Free-range egg labelling scrambles the message for consumers
Christine Parker, Gyorgy Scrinis, and Rachel Carey
The standard will be legally enforceable under Australian consumer law from next year. It states that eggs can be labelled free range if hens have “meaningful and regular access to an outdoor range” and an outdoor “stocking density” of up to 10,000 birds per hectare. The stocking density of the hens – the number of hens per hectare - will also be labelled on the pack.
The new standard also follows action by the Australian Consumer and Competition Commission (ACCC) against several egg producers, who it alleged had misled consumers about whether their eggs were truly free range.
But the new definition of free range could perpetuate confusion and controversy for consumers.
Under the standard, eggs labelled free range will need to come from hens that have access to the outdoors. But the hens won’t necessarily actually go outdoors.
Most free-range eggs on supermarket shelves come from production systems where hens are housed in large sheds of 20,000 or more birds, with access to the outdoors via openings along the sides of the sheds. A relatively small number of birds may be outdoors at any time, depending on a range of factors including the size of the flock, the design of the barn, the number of openings, and the conditions outdoors.
These large-scale free-range production systems do not necessarily improve the health and welfare of hens compared with barn systems (sheds with no openings to the outdoors) or “enriched cages” (group cages designed to enable hens to express some natural behaviours).
The conditions that produce free-range eggs at large scale and low price will inevitably lead to overcrowding and inadequate supervision at times, and this may lead to cannibalism and other problems.
Many consumer and animal welfare advocates have argued that the term “free range” should be reserved for smaller systems, where hens range on pasture and where all hens are able to express natural behaviours such as foraging, pecking and dust bathing.
The ACCC‘s view is that eggs labelled free range should come from egg farms where “most hens move about freely outdoors on most ordinary days”.
Large producers have argued that the ACCC’s definition of free range is unworkable and that their production systems are designed to give hens “the freedom to choose whether or not to go outside”. The new standard supports this position, enabling eggs to be labelled as free range as long as hens have “meaningful and regular access” to the outdoors.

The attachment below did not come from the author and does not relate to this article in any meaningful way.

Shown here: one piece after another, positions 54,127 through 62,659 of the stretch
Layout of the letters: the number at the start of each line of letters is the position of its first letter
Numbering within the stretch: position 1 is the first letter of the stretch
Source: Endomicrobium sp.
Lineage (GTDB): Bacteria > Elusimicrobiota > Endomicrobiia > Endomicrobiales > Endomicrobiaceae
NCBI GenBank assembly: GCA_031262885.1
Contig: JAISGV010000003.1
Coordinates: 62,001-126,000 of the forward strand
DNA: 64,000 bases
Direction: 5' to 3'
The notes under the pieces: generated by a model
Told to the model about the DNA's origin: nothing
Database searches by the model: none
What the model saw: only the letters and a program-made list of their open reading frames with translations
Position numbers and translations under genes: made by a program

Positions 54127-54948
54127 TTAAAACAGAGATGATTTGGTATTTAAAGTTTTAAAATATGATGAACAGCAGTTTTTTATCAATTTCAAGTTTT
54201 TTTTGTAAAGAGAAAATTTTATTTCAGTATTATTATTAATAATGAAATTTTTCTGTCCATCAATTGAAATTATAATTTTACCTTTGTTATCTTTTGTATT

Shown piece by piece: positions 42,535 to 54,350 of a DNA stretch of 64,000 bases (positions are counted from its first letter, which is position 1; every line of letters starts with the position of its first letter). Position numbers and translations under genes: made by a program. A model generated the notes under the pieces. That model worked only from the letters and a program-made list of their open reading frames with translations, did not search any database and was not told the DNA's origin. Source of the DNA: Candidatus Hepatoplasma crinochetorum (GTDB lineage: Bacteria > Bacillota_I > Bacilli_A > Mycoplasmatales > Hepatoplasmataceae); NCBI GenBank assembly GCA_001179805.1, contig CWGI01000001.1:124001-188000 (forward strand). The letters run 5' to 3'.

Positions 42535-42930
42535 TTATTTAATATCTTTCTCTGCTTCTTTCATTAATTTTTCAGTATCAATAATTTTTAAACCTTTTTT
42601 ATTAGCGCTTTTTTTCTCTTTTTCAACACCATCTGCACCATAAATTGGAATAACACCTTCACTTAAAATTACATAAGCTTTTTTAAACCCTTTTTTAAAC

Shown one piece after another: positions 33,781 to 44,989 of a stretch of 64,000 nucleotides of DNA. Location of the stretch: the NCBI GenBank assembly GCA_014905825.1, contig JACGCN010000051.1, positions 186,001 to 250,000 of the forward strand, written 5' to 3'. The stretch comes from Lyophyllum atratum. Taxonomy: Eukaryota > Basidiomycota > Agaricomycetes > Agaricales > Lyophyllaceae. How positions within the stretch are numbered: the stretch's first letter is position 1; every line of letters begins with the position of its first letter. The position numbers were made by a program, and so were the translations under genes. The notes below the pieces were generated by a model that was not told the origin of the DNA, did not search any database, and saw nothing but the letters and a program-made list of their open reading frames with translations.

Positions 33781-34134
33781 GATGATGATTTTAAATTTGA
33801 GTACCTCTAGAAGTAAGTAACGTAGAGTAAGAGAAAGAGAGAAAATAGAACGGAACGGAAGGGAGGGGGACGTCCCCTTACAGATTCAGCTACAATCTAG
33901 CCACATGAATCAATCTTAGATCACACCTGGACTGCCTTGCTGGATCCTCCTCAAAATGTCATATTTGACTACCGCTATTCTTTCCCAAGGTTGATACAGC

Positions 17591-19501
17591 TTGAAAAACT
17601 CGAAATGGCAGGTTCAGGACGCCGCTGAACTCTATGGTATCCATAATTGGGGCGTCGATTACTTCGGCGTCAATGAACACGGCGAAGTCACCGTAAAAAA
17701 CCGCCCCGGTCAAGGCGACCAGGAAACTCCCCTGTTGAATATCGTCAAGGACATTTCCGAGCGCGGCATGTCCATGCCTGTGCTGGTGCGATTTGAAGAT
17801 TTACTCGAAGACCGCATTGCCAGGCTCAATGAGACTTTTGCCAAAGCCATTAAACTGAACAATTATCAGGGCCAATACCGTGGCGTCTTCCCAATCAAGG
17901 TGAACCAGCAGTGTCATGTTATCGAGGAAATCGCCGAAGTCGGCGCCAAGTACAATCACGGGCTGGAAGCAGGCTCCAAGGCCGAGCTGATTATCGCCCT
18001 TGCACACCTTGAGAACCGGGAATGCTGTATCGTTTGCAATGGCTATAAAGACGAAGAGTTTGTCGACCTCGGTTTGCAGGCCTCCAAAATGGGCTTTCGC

However, regular access doesn’t necessarily mean that hens will regularly go outside. And if they don’t go outside, how meaningful is their access?
How many hens?
The stocking density of hens has also been a controversial issue in the debate about free range. The stocking densities of free-range hens vary from 1,500 birds per hectare or less, for small production systems, to 10,000 birds or more per hectare for large systems.
Smaller producers, the consumer group Choice and the Australian Greens have all argued that eggs labelled free range should have a maximum stocking density of 1,500 birds per hectare. This is the outdoor stocking density recommended for free-range hens under the Model Code of Practice, the official national animal welfare guideline for poultry.
The new labelling standard will set a maximum outdoor stocking density for free-range hens of 10,000 birds per hectare, which is the typical stocking density of many large producers who supply to the major supermarkets, contrary to the Model Code.
Choice has called the new standard “meaningless” and has called on consumers to boycott supermarket eggs with stocking densities of 10,000 hens per hectare.
For consumers, the confusion around free range looks set to continue. Multiple definitions of free range will still exist. The Australian Capital Territory has already introduced egg-labelling laws that define free range as 1,500 birds per hectare or less, and some brands and supermarkets will seek to differentiate their free-range eggs with different stocking densities.
Consumer protection will also arguably be weaker under the new standard, as it will provide producers who meet the standard with a safe harbour against ACCC action for misleading consumers.
Consumers will need to look at egg labels carefully. A stocking density of 1,500 or less may be the only clue to indicate that eggs are likely to have been produced under a small-scale free-range system, where most hens have access to the outdoors.Comment on this article
Christine Parker receives funding from the Australian Research Council to research “Regulating Food Labels: The Case of Free Range Food Products in Australia” (with Dr Gyorgy Scrinis, University of Melbourne) (DP150102168).
Gyorgy Scrinis receives funding from from the Australian Research Council to research “Regulating Food Labels: The Case of Free Range Food Products in Australia” (with Prof. Christine Parker, University of Melbourne) (DP150102168).
Rachel Carey is a Research Fellow at the University of Melbourne on the project 'Regulating Food Labels: The case of free range food products in Australia', which is funded by the Australian Research Council. She is also a Research Fellow on the project Foodprint Melbourne, which is funded by the Lord Mayor's Charitable Foundation.
University of Melbourne provides funding as a founding partner of The Conversation AU.
Victoria State Government provides funding as a strategic partner of The Conversation AU.